The Opec+ alliance spectacularly failed to come to an agreement during a series of meetings in Vienna which culminated on 6 March. Opec’s aggressive negotiating tactics – 1.5mn b/d additional cuts with “no Plan B” – ultimately backfired, as the 23-member coalition failed to reach an agreement.

Opec ministers maintain that the alliance can be resuscitated through further meetings, but as MEES went to press no date had been set. Moreover, UAE Oil Minister Suhail al-Mazrouei confirmed to reporters immediately after the meeting that the existing production curbs expire at the end of March. “We did not decide on cuts, or any deal related to that…we did not decide on the cut to be continued, which is the rollover, or on any additional cut,” said Mr Mazrouei.


The big question is how the producers will react now that they are released from their Opec obligations. Mr Mazrouei said “we believe in Opec, as the UAE, that the market needs additional cuts” indicating that he will not be tapping into the country’s more than 500,000 b/d spare capacity.

That said, he didn’t respond to a question about whether the UAE would be increasing production in April.

His Kuwaiti counterpart made no comments to reporters when leaving the Opec secretariat. However, non-Opec kingpin Russia’s oil minister Alexander Novak said that Opec+ countries will be free to produce without restriction from 1 April.

Saudi Arabia’s response to this setback will be crucial. The kingdom is sitting on more than 2mn b/d of spare capacity and if it chooses to get in an arms race with Russia then it could flood the market.

With the coronavirus-driven demand shock potentially about to be met by a wave of new production, rather than the widely expected deepening of cuts, how did it come to this?


Opec came into the week with a clearly demonstrated preference for deeper cuts, while Russia looked reticent to commit. But Opec’s strategy always appeared to be reactive rather than proactive, as it scrambled to put a floor under prices, in stark contrast to the consistent stance from the obstinate Russians.

Opec maintains that its official position is the pursuit of market stability and that it acts according to fundamentals. It does not chase prices.

But after Opec’s 5 March meeting resulted in a recommendation for Opec+ to deepen cuts by 1.5mn b/d (1mn b/d to Opec and 500,000 b/d to non-Opec) for Q2, before returning to Q1 levels for the remainder of 2020, Brent settled below $50/B for the first time since July 2017.

A matter of hours later, Opec released a fresh announcement that it recommended the 1.5mn b/d cuts to be extended throughout 2020. Such a switch after the meeting had concluded was remarkable and the statement merely cited Opec members’ commitment to “work together to restore oil market stability.” The announcement followed an evening meeting at Vienna’s Park Hyatt, where the Saudi delegation stays.

Delegates told MEES the following morning ahead of the 6 March Opec/Non-Opec meeting that Opec felt that longer, deeper cuts were required to provide the market with requisite confidence. One explicitly said that Opec was moved to act after seeing the market reaction to the earlier announcement, a clear indication that prices – rather than fundamentals – drove the decision.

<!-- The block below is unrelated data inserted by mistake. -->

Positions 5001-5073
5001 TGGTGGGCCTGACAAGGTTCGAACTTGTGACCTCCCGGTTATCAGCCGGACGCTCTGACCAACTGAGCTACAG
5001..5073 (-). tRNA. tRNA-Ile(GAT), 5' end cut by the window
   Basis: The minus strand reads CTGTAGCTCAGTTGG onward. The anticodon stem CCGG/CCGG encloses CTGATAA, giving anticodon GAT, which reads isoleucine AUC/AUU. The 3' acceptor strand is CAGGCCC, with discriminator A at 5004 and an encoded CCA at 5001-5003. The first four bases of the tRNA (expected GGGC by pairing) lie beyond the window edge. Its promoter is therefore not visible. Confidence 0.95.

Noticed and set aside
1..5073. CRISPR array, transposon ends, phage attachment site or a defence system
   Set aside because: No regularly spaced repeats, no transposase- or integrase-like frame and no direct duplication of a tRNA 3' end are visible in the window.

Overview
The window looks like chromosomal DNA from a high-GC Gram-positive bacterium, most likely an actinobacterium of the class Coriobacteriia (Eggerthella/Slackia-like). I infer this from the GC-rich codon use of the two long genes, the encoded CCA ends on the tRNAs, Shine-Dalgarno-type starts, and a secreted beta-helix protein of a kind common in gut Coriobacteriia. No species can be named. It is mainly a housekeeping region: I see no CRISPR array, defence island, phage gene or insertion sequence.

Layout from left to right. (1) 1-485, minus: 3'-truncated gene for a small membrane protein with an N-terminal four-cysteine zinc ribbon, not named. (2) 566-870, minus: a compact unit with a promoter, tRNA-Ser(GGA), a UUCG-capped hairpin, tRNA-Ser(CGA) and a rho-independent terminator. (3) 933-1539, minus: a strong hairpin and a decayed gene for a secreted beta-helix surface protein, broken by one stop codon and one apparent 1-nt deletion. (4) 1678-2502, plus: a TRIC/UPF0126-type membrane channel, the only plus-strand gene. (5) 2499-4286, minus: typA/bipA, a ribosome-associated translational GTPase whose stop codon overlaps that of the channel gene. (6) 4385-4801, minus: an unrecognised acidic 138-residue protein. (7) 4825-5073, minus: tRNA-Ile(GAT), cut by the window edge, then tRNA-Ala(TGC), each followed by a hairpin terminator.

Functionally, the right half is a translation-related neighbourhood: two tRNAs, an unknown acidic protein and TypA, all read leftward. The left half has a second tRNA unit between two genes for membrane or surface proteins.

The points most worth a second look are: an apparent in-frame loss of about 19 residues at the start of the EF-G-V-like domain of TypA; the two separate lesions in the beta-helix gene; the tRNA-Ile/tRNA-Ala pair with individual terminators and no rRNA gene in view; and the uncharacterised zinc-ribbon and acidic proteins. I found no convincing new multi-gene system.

One delegate confirmed that the evening talks were unplanned, and given the venue, the clear (and predictable) inference is that the change was driven by Saudi Arabia.


The problem with this aggressive approach was that it appeared to box both Opec and Russia into corners. Iranian energy minister Bijan Zanganeh said on 5 March that there was “no Plan B,” while it appears that Russia felt aggrieved at perceived efforts to coerce it into deeper-than-planned cuts.

After the 6 March meeting ended without an agreement, Mr Mazrouei put the blame firmly at Russia’s feet. “Opec had put together a recommendation, the 1.5mn b/d…non-Opec obviously, especially Russia, needs more time for them to think about that. They are not ready today to sign, so we need more time. I don’t know how much time, I think now that Russia needs to think about it and hopefully we could reconvene, don’t ask me when, whenever the non-Opec countries are ready and hopefully get a decision.”

The issue of Russia needing more time was also brought up by Mr Zanganeh afterwards. “Some of the members were in a situation where they couldn’t decide. It needs time to cool down and then decide. During the next few weeks, we need to have more consultation and make a new decision,” the Iranian minister said, adding that “I believe the market needs a new cut, and this new cut needs more consultation without any tension to reach a new agreement”.


All parties maintain they are committed to continuing to work together despite the failure to reach an agreement this time. Opec members remain hopeful that a future production agreement is possible.

Mr Mazrouei said “I am hopeful that we will come back before June, hopefully when Russia realizes that we need to do something…the majority of us are ready to take action.” The UAE minister added that Russia’s recommendation to Opec+ was for an extension of the existing cuts “but that recommendation is not enough, we need extra measures and we believe that we need to give Russia some more time. Hopefully they will come back.”

The initial Opec+ agreement was reached in December 2016 and production cuts have broadly continued over the subsequent three and a bit years. Until now. The next few week’s will be essential in determining whether the alliance can continue as a meaningful entity.